In contrast, rhetorical “diversitopias” cause people to intellectually hunker down defensively, hoping to avoid attracting an ignorati swarm intent on destroying their lives. They are also more disposed in such aggro environments to stick with their hardened beliefs and ignore nuanced counter-arguments, because the proximity of a malicious enemy precludes giving even an inch of consideration to the enemy’s arguments.

    • Replies: @Dumbo
    @DeepThought

    This "echo chambers" thing may be a myth. Even here at UNZ discourse is quite varied. It's impossible to agree with everyone all the time. But you can't discuss with Progs, because their whole mental universe is different. Also, they are not really interested in arguing. It's really just who/whom or sophisms all the time.

    To discuss with them is just a waste of time.

  30. i.e., the land where many people (including my Old Stock Southern in-laws) still refer to any sweet fizzy beverage as a “Coke”.

    And when they speak of Coke itself, they still call it “Soda Dope”…….

  31. @TBeholder
    @Dumbo

    Big tech has no power at all. See linked Moldbug's article… but it's fairly obvious just from human nature.
    So, Facehug has inquisition that watches posts for compliance with the latest bullas of the ruling theocracy, no matter how ridiculous. Even purging mentions of a certain math concept. But this obviously does not align with the profit, i.e. comes at the expense thereof. Because those happy about it are vocal minority, and all claims to the contrary are pure gaslighting: otherwise "Fembusters" and "Soylo" would be super-blockbusters, and there won't be any demand for banning mentions of Benford's Law in the first place! All agreed? Moving on.
    This situation leaves us with two major possibilities:
    A. Zuck wants to do this, i.e. he willingly sacrifices his profit for virtue as a True Believer. It's in his power.
    B. Zuck does not want to do this, at least this specific way, i.e. he is coerced. It's not his power, he is forced to be a conduit of another's power.

    Now, the thing about a human brain is, it can't help but to reinterpret and re-prioritize. It's a core function. It's inevitable.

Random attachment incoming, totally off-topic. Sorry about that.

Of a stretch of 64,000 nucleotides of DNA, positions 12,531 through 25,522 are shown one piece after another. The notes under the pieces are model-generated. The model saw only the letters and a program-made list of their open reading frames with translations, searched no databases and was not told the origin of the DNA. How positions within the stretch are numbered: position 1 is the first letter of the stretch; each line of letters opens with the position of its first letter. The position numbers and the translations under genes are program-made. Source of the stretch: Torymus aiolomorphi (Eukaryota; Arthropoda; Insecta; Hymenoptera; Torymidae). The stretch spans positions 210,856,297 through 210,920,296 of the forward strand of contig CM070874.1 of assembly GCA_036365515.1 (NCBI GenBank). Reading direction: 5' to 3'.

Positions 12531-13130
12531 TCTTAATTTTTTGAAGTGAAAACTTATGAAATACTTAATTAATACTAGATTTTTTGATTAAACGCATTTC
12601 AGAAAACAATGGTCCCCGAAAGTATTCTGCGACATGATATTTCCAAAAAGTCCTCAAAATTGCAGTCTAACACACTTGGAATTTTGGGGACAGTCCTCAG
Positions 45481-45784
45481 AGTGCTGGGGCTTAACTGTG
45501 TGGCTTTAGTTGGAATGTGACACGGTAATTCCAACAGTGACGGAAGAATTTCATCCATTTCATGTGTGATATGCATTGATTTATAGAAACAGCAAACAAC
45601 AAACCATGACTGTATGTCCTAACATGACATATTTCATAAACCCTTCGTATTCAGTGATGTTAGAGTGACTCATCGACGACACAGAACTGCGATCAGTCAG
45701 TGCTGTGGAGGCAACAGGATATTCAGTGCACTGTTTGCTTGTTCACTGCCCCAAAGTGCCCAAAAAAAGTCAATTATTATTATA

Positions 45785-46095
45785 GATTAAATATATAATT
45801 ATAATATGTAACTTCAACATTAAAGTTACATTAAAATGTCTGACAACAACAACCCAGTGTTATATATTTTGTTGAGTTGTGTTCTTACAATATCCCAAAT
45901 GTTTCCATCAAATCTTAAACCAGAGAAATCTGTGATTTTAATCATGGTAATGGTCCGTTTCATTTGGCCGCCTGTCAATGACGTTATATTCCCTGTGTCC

Thus everyone has a personal idea of where exactly to go right now. The crowd does not naturally goosestep, it naturally diffuses, strays and wanders around. Those who follow are the ones unable or unwilling to go their own way (and maybe lead others) for some reason. Many are just lazy, but then they won't go anywhere at all if it was entirely up to them, would they?
    Which is why any mass movement is naturally non-homogenous. Even tumblrinas in the natural habitat tend toward "Oppression Olympics", not some magic immutable order.
    Any True Believer with power and will to promote a movement will naturally start or promote "his own thing", a specific sect — perhaps not very deviant from mainstream, but chosen or built as best fit for the personal tastes of its patron. Did you ever see anything like Zuckerberg, Bezos, etc brands of Progressive neo-Puritanism? Me neither. Only minor variations in zeal.
    But if not — believers or not, they are not free to run "their thing" the way they want. They must ape someone else. The choir boys are far downstream from the real Bishops, let alone Cardinals.

    Replies: @Nicholas R. Jeelvy, @Dumbo, @anon, @Audacious Epigone

    Pretty convenient how in Moldbug’s theory all of Moldbug’s friends and colleagues in Silicon Valley are absolved of responsibility for censorship.

  32. @Wency
    @Nikolai Vladivostok

    Scott Alexander dubbed this the Lizardman Constant and estimated it at 4-5% for a typical poll:

    https://slatestarcodex.com/2013/04/12/noisy-poll-results-and-reptilian-muslim-climatologists-from-mars/

    But it's probably fair to say the "constant" varies based on the population polled.

    Replies: @Nikolai Vladivostok

    Cheers. I wonder if anyone has tried to norm the Lizardman Constant by polling various groups with questions like, what is the moon made from, or, is Australia a real country.

  33. @anon
    @Nodwink

    There is sociological research suggesting that social media echo chambers are not filtering mechanisms for close-minded ideologues, but rather "safe spaces" to speak freely, which were created out of necessity to avoid confrontation in a harsh political climate (see: doxing, typically initiated by leftoids).

    It may in fact be the case that echo chambers are *less* boring and *more* intellectually stimulating than politically, socially, or racially "diverse" discourse arenas, because the echo chamber provides a level of comfort and confidence that allows for the flourishing of real debate. We are more open to considering the merits of challenges to our worldview or our opinions when we are with intellectual and emotional compatriots who don't have our utter destruction in mind.